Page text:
Pneumococcal disease is caused by the bacterium Streptococcus pneumonia. Pneumococcal infections usually fall into one of two categories:
Invasive pneumococcal infection is a major cause of disease and death globally and in the UK.
The following is a summary about the disease. For further details speak to your local pharmacist or GP.
The bacteria enter the body through the nose and mouth. The infection can be spread through droplets in the air when coughing or sneezing. It can also be passed from touching surfaces or objects contaminated with the bacteria and then touching the nose or mouth.2
Symptoms of pneumococcal pneumonia can vary depending on the type of infection. Some common symptoms include:
Pneumonia is one of more serious symptoms of pneumococcal disease where:
Other serious symptoms include:
The diagnosis of Pneumonia is made primarily through clinical signs and symptoms. However, if unwell seek medical advice promptly.
Refer to “What are the signs and symptoms of pneumococcal pneumonia” section for more details.
A full list of signs and symptoms can also be found here.5
Preventative measures to limit the spread of pneumococcal infection include:
There are two types of vaccine to protect against pneumococcal infection:
Both vaccines protect against and provide protection against many but not all types of pneumococcal bacteria.
The vaccines stimulate the body to make antibodies against pneumococcal bacteria. The antibodies provide protection should infection occur.8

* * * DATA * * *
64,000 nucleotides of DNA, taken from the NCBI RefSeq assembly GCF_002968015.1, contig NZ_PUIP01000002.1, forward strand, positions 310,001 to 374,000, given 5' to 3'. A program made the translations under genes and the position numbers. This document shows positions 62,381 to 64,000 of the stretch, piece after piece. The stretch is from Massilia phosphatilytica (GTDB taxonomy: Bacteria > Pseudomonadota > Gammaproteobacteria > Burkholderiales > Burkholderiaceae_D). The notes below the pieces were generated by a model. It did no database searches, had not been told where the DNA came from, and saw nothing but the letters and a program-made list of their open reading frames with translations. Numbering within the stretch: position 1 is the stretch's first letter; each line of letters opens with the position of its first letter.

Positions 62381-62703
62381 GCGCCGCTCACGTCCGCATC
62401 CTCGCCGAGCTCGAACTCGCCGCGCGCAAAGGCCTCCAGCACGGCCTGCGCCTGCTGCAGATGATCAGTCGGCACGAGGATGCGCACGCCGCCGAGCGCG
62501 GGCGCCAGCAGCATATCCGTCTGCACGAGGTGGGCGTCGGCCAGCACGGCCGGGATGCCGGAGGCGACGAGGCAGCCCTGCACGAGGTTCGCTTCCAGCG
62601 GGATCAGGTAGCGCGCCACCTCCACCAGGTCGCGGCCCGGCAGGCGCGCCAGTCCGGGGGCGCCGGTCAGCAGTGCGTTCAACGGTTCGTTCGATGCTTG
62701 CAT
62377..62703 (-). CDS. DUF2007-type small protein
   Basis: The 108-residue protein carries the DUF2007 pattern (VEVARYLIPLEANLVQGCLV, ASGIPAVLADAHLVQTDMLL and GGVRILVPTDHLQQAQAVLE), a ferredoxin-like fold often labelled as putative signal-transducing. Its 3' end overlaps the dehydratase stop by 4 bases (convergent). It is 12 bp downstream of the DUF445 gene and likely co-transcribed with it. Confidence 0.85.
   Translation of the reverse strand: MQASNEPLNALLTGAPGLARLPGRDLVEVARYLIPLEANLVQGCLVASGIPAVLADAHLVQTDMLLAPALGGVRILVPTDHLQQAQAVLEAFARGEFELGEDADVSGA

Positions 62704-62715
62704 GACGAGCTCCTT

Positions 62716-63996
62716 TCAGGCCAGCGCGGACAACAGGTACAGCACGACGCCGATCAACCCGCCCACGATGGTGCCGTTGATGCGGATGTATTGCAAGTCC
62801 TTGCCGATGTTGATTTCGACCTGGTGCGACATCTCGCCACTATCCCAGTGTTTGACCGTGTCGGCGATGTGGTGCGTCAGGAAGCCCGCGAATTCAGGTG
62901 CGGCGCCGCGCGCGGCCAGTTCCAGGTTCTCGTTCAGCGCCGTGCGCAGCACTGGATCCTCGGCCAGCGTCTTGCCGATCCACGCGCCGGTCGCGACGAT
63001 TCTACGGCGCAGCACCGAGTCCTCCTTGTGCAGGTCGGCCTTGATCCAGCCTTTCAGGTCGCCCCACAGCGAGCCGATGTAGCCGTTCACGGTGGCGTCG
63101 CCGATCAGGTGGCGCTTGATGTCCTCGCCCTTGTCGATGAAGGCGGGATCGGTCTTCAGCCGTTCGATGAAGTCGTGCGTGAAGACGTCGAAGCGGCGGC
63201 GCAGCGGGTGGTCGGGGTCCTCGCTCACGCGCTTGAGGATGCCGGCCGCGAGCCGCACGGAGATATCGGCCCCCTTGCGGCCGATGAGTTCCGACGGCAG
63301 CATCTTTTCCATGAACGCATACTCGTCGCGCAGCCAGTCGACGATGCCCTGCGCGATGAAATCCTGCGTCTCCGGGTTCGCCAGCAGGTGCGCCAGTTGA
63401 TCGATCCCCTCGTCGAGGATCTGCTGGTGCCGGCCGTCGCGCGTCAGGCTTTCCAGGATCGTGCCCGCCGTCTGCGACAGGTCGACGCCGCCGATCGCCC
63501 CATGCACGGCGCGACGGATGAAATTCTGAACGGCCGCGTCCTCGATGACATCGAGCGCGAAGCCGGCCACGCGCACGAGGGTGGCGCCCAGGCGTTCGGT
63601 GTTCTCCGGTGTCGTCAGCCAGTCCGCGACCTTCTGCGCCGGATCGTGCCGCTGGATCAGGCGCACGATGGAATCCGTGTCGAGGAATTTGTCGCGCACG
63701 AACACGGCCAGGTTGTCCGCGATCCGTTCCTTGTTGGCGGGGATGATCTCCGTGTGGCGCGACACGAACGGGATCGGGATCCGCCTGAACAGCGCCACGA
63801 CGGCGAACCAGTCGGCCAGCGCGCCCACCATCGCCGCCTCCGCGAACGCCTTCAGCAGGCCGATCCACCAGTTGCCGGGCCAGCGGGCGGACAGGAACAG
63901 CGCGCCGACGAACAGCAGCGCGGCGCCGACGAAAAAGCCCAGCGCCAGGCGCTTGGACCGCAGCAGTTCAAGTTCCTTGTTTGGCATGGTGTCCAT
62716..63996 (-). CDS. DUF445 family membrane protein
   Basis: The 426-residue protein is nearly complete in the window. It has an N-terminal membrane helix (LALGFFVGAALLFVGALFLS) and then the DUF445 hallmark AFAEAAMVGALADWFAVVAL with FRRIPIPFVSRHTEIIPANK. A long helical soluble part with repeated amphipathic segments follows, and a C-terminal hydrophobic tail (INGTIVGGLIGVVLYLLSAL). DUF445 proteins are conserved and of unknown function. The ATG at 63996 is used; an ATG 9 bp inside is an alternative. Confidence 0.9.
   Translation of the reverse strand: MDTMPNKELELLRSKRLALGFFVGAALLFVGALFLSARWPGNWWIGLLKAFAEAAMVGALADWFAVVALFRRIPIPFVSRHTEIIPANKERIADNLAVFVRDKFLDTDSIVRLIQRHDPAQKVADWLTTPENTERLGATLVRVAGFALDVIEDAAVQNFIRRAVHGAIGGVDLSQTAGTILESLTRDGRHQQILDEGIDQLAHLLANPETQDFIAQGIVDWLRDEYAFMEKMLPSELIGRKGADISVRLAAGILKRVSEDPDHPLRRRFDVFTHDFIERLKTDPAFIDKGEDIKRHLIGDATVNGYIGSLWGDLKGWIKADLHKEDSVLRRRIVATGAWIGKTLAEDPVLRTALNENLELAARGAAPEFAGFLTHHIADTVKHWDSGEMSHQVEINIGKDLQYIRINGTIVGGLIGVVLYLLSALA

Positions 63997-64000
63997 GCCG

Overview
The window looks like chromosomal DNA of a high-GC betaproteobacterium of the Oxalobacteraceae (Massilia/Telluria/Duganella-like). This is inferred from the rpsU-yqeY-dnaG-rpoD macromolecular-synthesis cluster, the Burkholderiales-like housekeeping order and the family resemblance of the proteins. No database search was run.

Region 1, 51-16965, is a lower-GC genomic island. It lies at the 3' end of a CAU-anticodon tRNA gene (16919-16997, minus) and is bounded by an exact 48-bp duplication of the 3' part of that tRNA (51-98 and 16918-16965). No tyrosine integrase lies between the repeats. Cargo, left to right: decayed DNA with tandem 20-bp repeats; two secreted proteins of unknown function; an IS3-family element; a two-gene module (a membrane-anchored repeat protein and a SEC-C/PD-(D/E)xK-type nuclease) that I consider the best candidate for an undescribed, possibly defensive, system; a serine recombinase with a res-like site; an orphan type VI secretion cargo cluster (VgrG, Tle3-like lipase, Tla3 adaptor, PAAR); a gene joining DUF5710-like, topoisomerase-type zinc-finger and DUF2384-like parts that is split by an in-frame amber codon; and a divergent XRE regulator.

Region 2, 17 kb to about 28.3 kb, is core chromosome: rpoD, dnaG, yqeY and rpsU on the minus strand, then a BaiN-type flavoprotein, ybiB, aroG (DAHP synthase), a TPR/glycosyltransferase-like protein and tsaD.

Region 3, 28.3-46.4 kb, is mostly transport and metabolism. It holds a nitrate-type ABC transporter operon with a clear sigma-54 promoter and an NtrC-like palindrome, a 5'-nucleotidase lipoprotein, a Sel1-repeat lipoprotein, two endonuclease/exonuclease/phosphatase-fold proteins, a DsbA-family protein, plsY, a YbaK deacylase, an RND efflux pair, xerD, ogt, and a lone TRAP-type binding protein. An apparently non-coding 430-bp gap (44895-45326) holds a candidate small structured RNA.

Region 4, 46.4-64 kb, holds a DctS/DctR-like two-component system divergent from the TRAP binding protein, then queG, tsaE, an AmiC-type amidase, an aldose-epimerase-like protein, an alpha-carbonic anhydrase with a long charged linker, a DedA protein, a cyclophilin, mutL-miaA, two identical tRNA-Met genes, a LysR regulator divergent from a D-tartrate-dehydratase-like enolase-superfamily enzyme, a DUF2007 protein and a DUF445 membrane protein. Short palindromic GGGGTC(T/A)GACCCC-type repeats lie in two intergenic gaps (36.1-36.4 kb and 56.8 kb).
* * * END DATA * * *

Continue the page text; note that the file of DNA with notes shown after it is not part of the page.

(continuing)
Healthy people who are at low risk are also recommended to be vaccinated as it reduces their time off work as well as promoting herd immunity.
Eligible Groups for Pneumococcal Polysaccharide Vaccine (PPV)
Further information about risk groups can be found here.
Babies and the pneumococcal vaccine
Babies are routinely vaccinated with the Pneumococcal conjugate vaccine (PCV) as part of their childhood vaccination programme. They have three injections, which are usually given at:
People who think they may be eligible for the pneumococcal vaccine under the NHS should contact their GP.
This information is taken from trusted third party websites, NaTHNaC (Travel Health Pro) and EMIS (Patient info) and use of all information has been licenced under the Open Government Licence http://www.nationalarchives.gov.uk/doc/open-government-licence/version/3/.
Although the materials are being used/replicated under the provisions of the Open Government Licence this in no way represents endorsement of Traveljab.co.uk by NaTHNaC, Emis, Public Health England, the NHS or the Department of Health and Social Care.